"It’s an accelerant," Rubin said. "It helps companies build their products faster."

When startups launch out of Playground, the incubator’s engineers and designers who have been working with them may leave with them, he said. Eventually, those engineers may make their way back to the incubator.

"There’s a potential — we haven’t done this yet — but there’s a potential they can recycle back," Rubin said. "And it just keeps happening and happening and happening."

Essential, Playground’s consumer electronics startup, which just launched its smartphone, serves as a model for how the process can work. About 18 people developed the company’s core technology, Rubin said. Of those, a majority came from Playground.

In addition to engineers and designers, Playground also offers startups the chance to work with a collection of high-end equipment. Its lab is a kind of inventor’s paradise with 3D printers, computer-controlled laser cutters and milling machines, and a band saw.

It also has environmental chambers that can be used to subject devices to a variety of climatic conditions, high-speed and thermal imaging cameras, oscilloscopes and spectrum analyzers, and enterprise-grade camera testing equipment.


Because Playground has all that equipment in-house, its startups don’t have to buy or lease it on their own.

"That means a much more efficient use of capital when we invest in these companies," Rubin said.

As for the types of companies Playground is looking to back, Rubin said it evaluates startups largely based on the expertise of its own engineers and executives. Like other tech investors, Playground scrutinizes startups’ founding teams, their technology and the market segments they’re pursuing, a process he called "pattern matching." But the incubator also is looking for companies that are looking to fill the holes in the market that Playground’s own leaders perceive based on their own experience.

That’s a "different type of pattern matching that we’re uniquely qualified to look at," he said.

SEE ALSO: The Essential Phone made by the ‘Father of Android’ confirms what I’ve said all along – the best Android is stock Android

Join the conversation about this story »

NOW WATCH: Amazon has an oddly efficient way of storing stuff in its warehouses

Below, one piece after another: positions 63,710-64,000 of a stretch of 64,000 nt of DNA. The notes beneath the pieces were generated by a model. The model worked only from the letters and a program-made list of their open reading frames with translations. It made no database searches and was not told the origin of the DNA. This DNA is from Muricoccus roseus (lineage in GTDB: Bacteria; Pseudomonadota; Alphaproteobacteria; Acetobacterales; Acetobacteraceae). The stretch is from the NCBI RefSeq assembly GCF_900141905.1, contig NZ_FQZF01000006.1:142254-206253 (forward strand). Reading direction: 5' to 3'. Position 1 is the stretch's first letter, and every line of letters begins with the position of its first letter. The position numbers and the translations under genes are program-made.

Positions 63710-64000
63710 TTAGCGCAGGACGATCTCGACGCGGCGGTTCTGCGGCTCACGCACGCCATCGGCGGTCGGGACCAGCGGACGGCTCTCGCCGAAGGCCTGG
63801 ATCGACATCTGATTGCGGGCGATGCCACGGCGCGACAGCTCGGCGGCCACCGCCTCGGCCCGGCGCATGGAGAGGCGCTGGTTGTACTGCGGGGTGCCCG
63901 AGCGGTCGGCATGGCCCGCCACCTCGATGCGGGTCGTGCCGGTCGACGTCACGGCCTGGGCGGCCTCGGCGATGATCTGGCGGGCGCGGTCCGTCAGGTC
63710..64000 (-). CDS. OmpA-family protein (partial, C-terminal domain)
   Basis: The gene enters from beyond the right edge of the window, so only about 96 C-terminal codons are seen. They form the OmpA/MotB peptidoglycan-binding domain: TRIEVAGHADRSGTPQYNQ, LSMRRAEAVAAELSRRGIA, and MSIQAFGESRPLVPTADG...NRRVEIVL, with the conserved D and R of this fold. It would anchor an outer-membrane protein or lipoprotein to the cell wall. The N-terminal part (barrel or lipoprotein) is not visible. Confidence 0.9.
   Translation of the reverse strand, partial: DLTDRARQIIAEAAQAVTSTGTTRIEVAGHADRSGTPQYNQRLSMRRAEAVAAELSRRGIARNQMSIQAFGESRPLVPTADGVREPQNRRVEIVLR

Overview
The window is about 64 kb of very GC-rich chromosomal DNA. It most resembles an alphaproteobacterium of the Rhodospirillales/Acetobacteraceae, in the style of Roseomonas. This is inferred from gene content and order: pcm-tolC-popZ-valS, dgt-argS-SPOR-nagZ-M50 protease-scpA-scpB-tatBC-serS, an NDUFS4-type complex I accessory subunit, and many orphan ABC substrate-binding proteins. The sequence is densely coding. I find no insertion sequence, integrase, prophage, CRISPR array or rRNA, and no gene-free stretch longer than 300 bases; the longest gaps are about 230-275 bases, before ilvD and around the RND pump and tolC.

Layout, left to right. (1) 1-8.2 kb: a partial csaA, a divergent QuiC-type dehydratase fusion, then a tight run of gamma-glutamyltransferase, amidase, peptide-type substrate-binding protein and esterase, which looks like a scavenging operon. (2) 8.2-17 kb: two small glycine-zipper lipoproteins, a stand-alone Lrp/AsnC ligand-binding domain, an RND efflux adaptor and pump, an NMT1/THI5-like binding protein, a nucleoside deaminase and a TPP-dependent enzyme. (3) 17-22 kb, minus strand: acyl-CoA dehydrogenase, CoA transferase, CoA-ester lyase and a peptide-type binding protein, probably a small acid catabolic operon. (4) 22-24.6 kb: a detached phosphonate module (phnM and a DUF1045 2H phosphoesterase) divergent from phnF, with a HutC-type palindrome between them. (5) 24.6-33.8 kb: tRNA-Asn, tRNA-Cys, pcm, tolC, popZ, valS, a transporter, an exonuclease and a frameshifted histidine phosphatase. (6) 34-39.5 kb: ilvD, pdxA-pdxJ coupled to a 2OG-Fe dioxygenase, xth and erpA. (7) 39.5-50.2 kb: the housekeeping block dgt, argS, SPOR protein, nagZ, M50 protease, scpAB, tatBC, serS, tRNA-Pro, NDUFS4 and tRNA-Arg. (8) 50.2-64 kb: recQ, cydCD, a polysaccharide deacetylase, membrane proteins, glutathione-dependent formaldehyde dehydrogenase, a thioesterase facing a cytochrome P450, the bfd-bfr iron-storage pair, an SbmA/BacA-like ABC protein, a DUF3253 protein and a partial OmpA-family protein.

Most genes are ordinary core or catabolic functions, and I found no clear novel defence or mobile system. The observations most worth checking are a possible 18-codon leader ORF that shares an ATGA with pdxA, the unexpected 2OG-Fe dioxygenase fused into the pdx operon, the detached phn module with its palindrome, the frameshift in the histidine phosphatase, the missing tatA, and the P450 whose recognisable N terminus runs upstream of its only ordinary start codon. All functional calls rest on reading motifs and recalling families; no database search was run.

from SAI

Woman Creates Brilliant Collage Mocking All Of The Things That Millennials Allegedly Killed


At some point in time, it became fashionable to blame millennials for killing certain aspects of our culture. There was suddenly a flood of groupthink articles that millennials were actively killing things in our society. The articles were mostly lazy, unfounded, or written by older generations who didn’t like that things that they coveted from their youth were going bye-byes.

Of the things that millennials were killing were Applebee’s, napkins, bars of soap (Have you used a bar of soap recently? It’s stupid, inefficient, and feels like something from the Dark Ages), yogurt, cereal, fabric softener, golf, focus groups, Canadian travel, wine corks, and breastraunts (Woah, woah, woah, maybe millennials are really going too far?!?!?).

On July 27, a woman by the name of Regan put the internet on warning that she was going to create a collage of headlines about millennials killing things and hang it on her wall.

On August 14th, Regan made good on her promise and delivered this outstanding collage of all of the things that millennials are allegedly killing proving that all of these articles are absolute nonsense.

Sorry marmalade, your days of being relevant have come and gone. And why can’t you just have jelly or jam? Do you have something against pectin? You pectin-hating assholes.

Last month, I wrote how big beer is losing market shares because millennials prefer craft beer and I didn’t use the hacky, inaccurate, and lazy headline of “Millennials Are Killing Beer” like some outlets did. Maybe these things should be killed off. Who cares what one age group enjoys and detests, just do you. If the product is great there will always be a market, and it won’t matter what any age group thinks of it.